In general amino groups tend to increase the induction period without materially reducing the rate of polymerization, but 1.5 diamino anthraquinone is an exception, since it gives a very short induction period and considerable retardation. Substitution of the hydrogen atoms in amino groups gives anomalous effects; thus aniline and dimethylaniline give only a small increase in induction period whilst methylaniline gives a relatively large one; 2 naphthylamine is more efiective than 1 naphthylamine and substitution of one hydrogen atom of the amino group by phenyl givesa further increase in induction period.

The inorganic radicles have been found to be 01 no eflect. It may be expected therefore that other inorganic salts of methyl p. aminophenol will have exactly the same effect as the sulphate (metol) since the organic groups are exactly the same.

Halogen substituted compounds do not difier in general in their efiects from their parent substances.

Ketones, ethers and alcohols have no action. Pyridine also has no effect on polymerization at C.

What is claimed is:

1. A stabilized styrene compositionrconsisting of styrene and not more than about 0.5% of a stabilizer chosen from the group consisting of chloranil, l-aminoanthraquinone, phenyl 1 naphthylamine, phenyl 2 naphthylamine, methylaniline, metaphenylenediamine, paraphenylenediamine, paranitrosodimethylaniline and metol, the stabilized styrene being stable under storage conditions, but having a polymerization rate at C. substantially the same as unstabilized styrene.

2. A stabilized styrene composition consisting of styrene and not more than about 0.2% of paranitrosodimethylaniline.

3. A stabilized styrene composition consisting of styrene and not more than about 0.2% chloranil.

STANLEY GEORGE FOORD.

Referenced by
Citing PatentFiling datePublication dateApplicantTitle
US2455745 *Nov 19, 1943Dec 7, 1948Olin MathiesonStabilization of styrene and polymerizable ring chlorinated styrenes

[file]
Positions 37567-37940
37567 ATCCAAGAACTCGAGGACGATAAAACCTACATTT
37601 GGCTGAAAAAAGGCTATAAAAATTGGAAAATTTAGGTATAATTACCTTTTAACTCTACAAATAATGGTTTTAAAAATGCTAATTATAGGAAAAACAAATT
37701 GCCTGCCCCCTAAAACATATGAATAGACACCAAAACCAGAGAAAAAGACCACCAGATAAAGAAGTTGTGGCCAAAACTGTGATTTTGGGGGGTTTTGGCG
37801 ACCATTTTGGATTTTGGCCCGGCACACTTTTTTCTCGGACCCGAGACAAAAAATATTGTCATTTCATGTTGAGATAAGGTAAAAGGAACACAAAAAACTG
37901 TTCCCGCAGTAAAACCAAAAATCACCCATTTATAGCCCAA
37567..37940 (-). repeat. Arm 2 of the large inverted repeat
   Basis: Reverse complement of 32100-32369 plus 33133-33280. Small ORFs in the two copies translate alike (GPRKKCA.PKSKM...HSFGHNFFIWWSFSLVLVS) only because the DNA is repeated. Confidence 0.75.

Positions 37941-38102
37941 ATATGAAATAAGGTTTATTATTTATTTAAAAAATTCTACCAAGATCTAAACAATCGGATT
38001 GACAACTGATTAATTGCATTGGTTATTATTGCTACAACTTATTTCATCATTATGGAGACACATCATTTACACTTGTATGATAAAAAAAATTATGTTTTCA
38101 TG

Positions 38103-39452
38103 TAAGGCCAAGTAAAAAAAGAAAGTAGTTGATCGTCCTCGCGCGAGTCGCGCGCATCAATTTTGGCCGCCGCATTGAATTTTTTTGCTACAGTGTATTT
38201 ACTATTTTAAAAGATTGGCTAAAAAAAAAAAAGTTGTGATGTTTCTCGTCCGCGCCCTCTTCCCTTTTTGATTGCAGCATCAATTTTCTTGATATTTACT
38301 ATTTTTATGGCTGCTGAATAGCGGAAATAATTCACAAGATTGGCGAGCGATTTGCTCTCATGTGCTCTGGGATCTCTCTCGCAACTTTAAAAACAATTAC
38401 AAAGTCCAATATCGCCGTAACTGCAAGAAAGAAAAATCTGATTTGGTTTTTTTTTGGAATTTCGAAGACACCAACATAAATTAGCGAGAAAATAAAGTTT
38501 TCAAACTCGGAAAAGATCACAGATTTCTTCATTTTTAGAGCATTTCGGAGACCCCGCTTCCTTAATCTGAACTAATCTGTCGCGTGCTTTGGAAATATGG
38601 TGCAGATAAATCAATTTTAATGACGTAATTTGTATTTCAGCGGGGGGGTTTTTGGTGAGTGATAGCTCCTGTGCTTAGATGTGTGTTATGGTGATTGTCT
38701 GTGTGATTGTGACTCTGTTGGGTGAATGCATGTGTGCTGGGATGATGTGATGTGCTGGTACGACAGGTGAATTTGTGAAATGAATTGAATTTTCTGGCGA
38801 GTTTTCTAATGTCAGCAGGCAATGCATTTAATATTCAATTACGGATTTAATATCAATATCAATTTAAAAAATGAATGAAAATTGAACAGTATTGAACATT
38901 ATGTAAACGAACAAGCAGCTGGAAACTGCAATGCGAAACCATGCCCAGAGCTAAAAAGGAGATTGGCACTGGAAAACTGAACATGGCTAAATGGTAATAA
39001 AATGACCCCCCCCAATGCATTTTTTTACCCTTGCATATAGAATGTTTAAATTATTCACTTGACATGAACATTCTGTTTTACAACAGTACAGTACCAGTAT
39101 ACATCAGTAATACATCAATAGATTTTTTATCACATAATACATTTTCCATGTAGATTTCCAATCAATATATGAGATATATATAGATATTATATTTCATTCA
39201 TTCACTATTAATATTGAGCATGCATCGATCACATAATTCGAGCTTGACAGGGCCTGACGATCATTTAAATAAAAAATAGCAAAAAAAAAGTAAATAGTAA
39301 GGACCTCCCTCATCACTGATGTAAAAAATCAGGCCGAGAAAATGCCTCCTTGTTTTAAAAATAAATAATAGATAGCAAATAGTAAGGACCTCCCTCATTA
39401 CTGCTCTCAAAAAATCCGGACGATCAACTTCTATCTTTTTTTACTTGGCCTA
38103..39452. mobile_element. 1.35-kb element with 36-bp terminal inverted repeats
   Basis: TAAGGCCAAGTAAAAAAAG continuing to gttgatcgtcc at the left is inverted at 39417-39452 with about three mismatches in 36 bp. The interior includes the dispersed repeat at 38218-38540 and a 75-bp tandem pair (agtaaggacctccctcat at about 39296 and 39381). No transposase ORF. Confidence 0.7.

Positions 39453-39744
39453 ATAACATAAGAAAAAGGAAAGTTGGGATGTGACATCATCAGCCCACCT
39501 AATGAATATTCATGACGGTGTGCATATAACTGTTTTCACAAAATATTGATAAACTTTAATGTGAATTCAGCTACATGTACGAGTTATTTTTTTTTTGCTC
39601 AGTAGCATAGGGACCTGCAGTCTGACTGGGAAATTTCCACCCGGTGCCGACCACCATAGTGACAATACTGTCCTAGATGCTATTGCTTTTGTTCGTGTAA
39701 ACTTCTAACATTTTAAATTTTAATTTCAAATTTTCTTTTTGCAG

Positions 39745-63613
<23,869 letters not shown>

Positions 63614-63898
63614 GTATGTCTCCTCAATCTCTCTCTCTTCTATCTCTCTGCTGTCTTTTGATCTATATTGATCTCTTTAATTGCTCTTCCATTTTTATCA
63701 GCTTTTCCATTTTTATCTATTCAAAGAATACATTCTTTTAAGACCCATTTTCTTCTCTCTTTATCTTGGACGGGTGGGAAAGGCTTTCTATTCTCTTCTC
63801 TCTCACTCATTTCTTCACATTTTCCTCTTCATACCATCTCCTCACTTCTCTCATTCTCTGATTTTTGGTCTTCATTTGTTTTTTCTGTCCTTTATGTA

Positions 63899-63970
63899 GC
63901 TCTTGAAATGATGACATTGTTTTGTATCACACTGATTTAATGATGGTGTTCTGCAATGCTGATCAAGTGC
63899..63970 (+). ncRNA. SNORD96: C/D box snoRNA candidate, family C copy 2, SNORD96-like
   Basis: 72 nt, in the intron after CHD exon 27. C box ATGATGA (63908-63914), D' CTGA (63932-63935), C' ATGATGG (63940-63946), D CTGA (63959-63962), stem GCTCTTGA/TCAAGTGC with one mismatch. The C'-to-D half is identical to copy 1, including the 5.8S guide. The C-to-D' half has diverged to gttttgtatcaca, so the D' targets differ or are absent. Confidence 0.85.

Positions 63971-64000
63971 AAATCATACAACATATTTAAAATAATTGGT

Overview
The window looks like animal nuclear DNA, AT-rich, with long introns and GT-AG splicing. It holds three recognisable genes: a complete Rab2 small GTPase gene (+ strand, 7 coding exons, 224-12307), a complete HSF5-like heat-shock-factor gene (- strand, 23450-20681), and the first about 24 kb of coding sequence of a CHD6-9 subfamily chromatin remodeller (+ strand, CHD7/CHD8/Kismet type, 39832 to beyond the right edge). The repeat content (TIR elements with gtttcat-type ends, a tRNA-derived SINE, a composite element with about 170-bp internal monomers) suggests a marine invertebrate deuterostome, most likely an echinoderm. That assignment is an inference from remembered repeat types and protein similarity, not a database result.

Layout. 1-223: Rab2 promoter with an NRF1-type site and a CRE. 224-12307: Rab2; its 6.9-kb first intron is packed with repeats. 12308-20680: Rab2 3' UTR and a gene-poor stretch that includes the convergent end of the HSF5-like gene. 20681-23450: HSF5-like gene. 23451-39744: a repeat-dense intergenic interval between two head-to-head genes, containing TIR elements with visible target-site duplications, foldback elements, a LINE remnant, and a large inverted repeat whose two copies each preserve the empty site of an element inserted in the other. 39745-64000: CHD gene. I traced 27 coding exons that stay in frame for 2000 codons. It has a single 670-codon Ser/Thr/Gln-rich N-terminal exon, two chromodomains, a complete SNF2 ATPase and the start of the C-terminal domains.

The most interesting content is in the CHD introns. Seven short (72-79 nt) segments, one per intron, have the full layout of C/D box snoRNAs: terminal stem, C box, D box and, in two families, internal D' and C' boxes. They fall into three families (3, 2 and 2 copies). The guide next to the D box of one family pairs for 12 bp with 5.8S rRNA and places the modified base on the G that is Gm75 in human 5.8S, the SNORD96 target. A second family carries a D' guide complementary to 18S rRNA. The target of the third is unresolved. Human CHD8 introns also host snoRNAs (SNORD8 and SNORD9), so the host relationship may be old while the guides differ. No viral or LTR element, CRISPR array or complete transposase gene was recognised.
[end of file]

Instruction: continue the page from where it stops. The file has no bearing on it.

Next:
US2455746 *Mar 30, 1944Dec 7, 1948Olin MathiesonStabilization of vinyl aromatic compounds
US2627510 *Jan 19, 1948Feb 3, 1953Pittsburgh Plate Glass CoInhibition of gelation of polymerizable mixtures
US2646416 *Oct 20, 1950Jul 21, 1953Pittsburgh Plate Glass CoInhibition of gelation in unsaturated polyesters with salts of amines
US2764588 *Aug 10, 1953Sep 25, 1956Phillips Petroleum CoStabilization of heterocyclic nitrogen compounds
US2787634 *Aug 19, 1953Apr 2, 1957Eastman Kodak CoInhibition of autopolymerization in vinyl-type compounds
US2943075 *Jul 2, 1956Jun 28, 1960Dow Chemical CoStyrene-modified rubbery compositions and stabilized with 2-nitrophenols
US3328301 *Sep 23, 1965Jun 27, 1967Eastman Kodak CoAntioxidants for lubricating oils
US4070419 *Dec 1, 1975Jan 24, 1978Cosden Technology, Inc.Polymerization of styrene
US4086147 *Dec 10, 1976Apr 25, 1978Cosden Technology, Inc.Polymerization inhibitor for vinyl aromatic compounds
US4105506 *Feb 24, 1977Aug 8, 1978Cosden Technology, Inc.Polymerization inhibitor for vinyl aromatic compounds
US4466904 *Jan 10, 1983Aug 21, 1984Cosden Technology, Inc.Polymerization co-inhibitors for vinyl aromatic compounds
US4713421 *May 10, 1984Dec 15, 1987Standard Oil Company (Indiana)Process for obtaining narrow molecular weight distribution in vinyl aromatic mass polymerization system
US7943809Oct 20, 2009May 17, 2011Chemtura CorporationComposition and method for inhibiting polymerization and polymer growth
US20050113625 *Dec 28, 2004May 26, 2005Uniroyal Chemical Company, Inc.Composition and method for inhibiting polymerization and polymer growth
US20050113626 *Dec 28, 2004May 26, 2005Uniroyal Chemical Company, Inc., A Corporation Of The State Of DelawareComposition and method for inhibiting polymerization and polymer growth
DE1263746B *Oct 28, 1964Mar 21, 1968Pennsalt Chemicals CorpStabilisierung von aromatischen Vinylverbindungen gegen Polymerisation
DE1286015B *Oct 28, 1964Jan 2, 1969Pennsalt Chemicals CorpStabilisierung von aromatischen Vinylverbindungen gegen Polymerisation
WO1990012072A1 *Apr 13, 1989Oct 18, 1990Pony Ind IncStyrene polymerization inhibitor
Classifications
U.S. Classification585/5, 526/83, 526/84, 252/403, 526/346, 252/404
International ClassificationC07C7/20
Cooperative ClassificationC07C7/20
European ClassificationC07C7/20